Manmade pollutants are causing male fish to develop female features in estuaries along the Basque coast in northern Spain, a new study has found.
Previous studies have shown that even in small concentrations, pollutants acting as oestrogens can cause male fish around the world to ‘feminise’, with potentially chronic impacts on the sustainability of whole species.
The new study has discovered that such endocrine disrupting chemicals – which are found in everyday products such as pesticides, contraceptive pills and detergents – are also affecting fish in the Basque region.
The UPV/EHU’s Cell Biology in Environmental Toxicology group studied populations of thick-lipped grey mullet in six estuaries.
They found that specimens from each location had been affected. Some had even grown testicles that contained egg cells.
“Endocrine disruption is a phenomenon that has spread all over our estuaries, which means that, as has been detected in other countries, we have a problem with pollutants”, said Prof Miren P Cajaraville, who led the study.
She added, ”Our discoveries are significant, because they enable us to know how far these pollutants have spread in our estuaries and rivers and what effects they have.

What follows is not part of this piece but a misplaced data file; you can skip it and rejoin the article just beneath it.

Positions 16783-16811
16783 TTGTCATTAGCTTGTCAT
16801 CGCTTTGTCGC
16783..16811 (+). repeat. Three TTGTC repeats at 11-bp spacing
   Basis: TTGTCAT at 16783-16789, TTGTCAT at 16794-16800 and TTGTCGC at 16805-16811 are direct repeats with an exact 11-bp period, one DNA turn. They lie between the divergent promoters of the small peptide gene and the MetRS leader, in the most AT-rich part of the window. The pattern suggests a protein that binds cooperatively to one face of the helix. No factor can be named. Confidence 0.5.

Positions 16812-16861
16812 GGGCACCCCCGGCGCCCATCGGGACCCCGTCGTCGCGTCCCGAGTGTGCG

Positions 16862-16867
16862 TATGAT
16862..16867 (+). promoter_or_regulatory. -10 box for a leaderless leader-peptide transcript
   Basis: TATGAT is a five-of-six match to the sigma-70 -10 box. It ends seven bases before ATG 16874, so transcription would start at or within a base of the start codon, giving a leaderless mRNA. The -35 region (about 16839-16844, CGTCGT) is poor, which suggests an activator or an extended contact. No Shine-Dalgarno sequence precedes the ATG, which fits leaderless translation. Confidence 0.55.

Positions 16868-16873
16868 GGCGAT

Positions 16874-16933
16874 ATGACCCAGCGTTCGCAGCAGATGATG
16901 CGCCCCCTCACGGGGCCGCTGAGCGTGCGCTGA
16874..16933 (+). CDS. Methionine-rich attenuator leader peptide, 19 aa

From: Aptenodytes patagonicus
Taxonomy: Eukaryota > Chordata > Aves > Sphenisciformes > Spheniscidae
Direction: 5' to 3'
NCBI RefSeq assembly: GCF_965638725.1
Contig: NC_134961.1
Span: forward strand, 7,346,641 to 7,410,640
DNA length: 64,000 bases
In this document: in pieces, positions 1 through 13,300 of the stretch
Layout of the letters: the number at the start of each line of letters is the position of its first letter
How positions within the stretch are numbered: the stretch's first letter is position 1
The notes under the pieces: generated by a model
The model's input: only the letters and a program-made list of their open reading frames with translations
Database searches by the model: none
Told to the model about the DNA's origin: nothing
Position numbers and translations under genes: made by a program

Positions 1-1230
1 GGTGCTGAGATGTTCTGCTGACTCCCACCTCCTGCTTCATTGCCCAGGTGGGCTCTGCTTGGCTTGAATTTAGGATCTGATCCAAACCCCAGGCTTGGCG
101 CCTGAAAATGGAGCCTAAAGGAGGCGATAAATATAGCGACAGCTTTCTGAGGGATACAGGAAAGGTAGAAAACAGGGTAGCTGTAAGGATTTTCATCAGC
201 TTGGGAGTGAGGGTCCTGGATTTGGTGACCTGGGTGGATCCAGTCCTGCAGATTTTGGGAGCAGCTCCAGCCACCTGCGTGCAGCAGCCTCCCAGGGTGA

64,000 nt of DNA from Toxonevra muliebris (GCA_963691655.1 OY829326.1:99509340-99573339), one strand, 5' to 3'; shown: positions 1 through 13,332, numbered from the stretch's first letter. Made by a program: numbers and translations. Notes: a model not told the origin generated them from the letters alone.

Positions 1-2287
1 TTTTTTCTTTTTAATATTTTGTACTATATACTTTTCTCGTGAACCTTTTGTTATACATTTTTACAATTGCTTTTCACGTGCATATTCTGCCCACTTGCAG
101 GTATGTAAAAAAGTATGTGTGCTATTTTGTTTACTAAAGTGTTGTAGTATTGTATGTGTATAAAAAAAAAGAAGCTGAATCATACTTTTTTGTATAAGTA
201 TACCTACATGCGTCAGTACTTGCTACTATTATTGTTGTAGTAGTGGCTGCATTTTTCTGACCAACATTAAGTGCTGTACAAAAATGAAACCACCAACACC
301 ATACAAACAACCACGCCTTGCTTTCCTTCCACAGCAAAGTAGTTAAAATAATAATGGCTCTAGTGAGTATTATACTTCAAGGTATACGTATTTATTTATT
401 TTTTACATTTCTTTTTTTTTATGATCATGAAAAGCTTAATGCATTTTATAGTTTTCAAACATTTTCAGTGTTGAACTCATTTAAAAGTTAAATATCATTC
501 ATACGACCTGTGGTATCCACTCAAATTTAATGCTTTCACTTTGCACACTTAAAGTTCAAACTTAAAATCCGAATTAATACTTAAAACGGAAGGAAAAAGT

“That way, we will be able to adopt methods to prevent them reaching our waters, like legal regulations governing their use.”
The chemicals in question usually reach the oceans after they get through cleaning systems in wastewater treatment plants, or through industrial or farming activities.
Speaking to Blue & Green Tomorrow in August, Dr Alex Ford, a reader in biology from the University of Portsmouth with experience as a pollution control officer, said it was important that better sewage treatment works are developed to filter out such compounds.
However, he added, “There is also an onus on us. With any pharmaceuticals we don’t use, we shouldn’t chuck them in our garbage, we should take them back to our pharmacy and get them to dispose of them appropriately.”